Wednesday, July 21, 2010

Gibson nearly doubles Murphy campaign in voter petitions, Democrats disagree


Kinderhook, NY – The enthusiasm for Chris Gibson's candidacy for Congress was further highlighted by voter petitions filed last week. Gibson’s campaign filed a hefty 17,000 plus petitions collected by an entirely district-based volunteer team.

In contrast, Congressman Murphy’s 8,876 petitions were surprisingly low for an incumbent Congressman. As the campaigns were able to review each other’s petitions filed with the State Board of Elections, it became evident that the Murphy campaign was forced to import workers from outside the district and most likely had to pay them in order to meet its goals.

“We have the most motivated volunteers,” said Patrick Ziegler, Gibson’s campaign manager. “People have been attracted to Chris’ campaign because they have had it with Washington insiders not listening to those in the district. Unlike our opponent, who may have hired canvassers and professional notaries from outside the district, we collected almost twice as many petitions with a committed army of volunteers who believe in Chris Gibson.”

“If we take all those who signed our petitions, we would fill the Times Union Center,” notes Ziegler.

A review of Murphy’s filing showed that of the 192 Working Families Party petitions collected, half were collected by notaries from outside the district. 900 of Murphy’s Independence Party signatures were collected by workers from outside the district. Murphy even relied on a canvasser who is employed by the Data Field Services (DFS) division of the pro-ACORN Working Families Party. DFS is under investigation by the Federal government and is being watched by New York’s City Board of Elections.

“There is a clear difference between these two campaigns. We believe in reducing spending and building up the private sector, Scott Murphy, as evidenced by his voting record, believes that increasing the size and scope of government is the answer. Simply put, this is why we were able to collect twice as many petitions and out raise the incumbent Congressman in our first full quarter,” Ziegler said.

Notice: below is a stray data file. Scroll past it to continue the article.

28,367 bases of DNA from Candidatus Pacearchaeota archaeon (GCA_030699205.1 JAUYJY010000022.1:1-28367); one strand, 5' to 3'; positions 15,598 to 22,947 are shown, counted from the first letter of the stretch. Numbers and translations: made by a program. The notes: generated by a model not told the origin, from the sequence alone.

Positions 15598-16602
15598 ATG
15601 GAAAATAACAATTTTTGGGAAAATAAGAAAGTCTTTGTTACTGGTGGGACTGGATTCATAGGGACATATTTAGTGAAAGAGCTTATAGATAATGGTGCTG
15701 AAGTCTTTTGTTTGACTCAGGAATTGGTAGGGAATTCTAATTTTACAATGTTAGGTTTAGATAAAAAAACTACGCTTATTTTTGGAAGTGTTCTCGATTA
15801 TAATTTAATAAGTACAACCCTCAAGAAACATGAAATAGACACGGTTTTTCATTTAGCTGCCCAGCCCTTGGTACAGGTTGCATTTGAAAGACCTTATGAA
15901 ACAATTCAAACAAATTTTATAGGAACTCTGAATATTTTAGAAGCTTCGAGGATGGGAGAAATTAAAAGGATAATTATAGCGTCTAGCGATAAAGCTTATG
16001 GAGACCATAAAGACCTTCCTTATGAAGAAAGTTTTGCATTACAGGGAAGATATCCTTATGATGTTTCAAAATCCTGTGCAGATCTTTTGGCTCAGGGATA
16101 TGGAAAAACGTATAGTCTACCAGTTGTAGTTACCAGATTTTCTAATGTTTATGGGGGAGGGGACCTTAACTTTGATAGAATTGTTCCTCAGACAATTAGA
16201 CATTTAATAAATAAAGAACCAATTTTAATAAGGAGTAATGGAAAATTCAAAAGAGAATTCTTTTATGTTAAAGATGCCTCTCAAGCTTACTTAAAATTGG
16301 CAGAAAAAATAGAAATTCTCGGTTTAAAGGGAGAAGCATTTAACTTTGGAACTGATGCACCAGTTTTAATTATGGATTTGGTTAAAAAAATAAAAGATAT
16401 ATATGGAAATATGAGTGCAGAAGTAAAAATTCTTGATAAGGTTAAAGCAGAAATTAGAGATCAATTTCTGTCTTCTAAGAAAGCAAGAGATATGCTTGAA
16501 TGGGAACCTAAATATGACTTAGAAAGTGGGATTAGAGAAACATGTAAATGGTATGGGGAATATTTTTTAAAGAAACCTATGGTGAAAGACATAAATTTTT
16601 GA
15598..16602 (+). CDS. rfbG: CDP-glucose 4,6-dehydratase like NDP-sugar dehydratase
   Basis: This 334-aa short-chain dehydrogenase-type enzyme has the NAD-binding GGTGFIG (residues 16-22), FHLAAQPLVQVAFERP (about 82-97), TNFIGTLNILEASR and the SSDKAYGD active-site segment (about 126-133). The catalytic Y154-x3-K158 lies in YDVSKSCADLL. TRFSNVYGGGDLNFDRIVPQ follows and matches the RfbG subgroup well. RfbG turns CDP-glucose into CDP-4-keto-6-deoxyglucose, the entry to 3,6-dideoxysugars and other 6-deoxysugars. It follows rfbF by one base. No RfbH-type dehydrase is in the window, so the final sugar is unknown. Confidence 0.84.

Click here to view petition samples,



Rensselaer County Democratic Chairman Tom Wade:

"The press release fails to mention that Gibson filed Conservative Party petitions while Murphy did not, accounting for thousands of signatures in the Republican's column which Murphy declined to seek. Gibson also filed thousands of signatures on Independence Party petitions which were invalidated. I have been told these two sets of designating petitions amount to over 8,000 signatures.

Combine these factors with the overwhelming number of Republicans in the 20th Congressional district (more than 70,000 over the Democratic Party membership) and you will easily see the myth in Gibson's press release. Proportionately, Gibson's showing with signatures is weaker than Murphy's."

Tuesday, July 6, 2010

Assembly passes Gordon legislation to protect volunteer firefighters and motorists


Assemblyman Tim Gordon (I-Bethlehem) announced that the Assembly has passed legislation to help keep volunteer firefighters and motorists safe by allowing fire departments to install a combination of blue, red, and white lights on the rear of fire and emergency response vehicles (A.8470-A). Studies have shown that blue light can be seen from a greater distance and are more noticeable than red and white lights, which may be mistaken for tail lights.

“As a volunteer firefighter, I have witnessed vehicles flying past us at top speed while we were working to put out a car fire,” said Gordon. “By allowing fire vehicles to display a combination of red and blue lights, we can help get motorists attention sooner so they have time to slow down – protecting both the drivers and the emergency responders at the scene.”

Current law prohibits volunteer fire fighters from displaying a blue light in combination with red lights. This legislation would allow the installation of rear-facing blue lights in combination with red and/or white lights on fire department vehicles. Volunteers using a personal vehicle would remain limited to the use of a single blue light projected in 360 degree fashion. The legislation, which has the support of the Firemen’s Association of the State of New York (FASNY), also requires motorists to reduce their speed when approaching an emergency vehicle that is stopped on a highway.

Volunteer firefighters regularly perform emergency duties along the side of the road where they and passing motorists are at risk. Studies by the Ford Motor Company and the Florida Highway Patrol clearly indicate that the perception-decision-response process in driving – especially at night and when approaching from the rear – significantly favors blue light, which can be seen from a greater distance.

“As firefighters our mission is to protect life and property, said Evan Eisenhandler, of the Poestenkill Fire Company. “Naturally any measure, like Assemblyman Tim Gordon's legislation, that improves safety for the public and emergency responders should be signed into law.”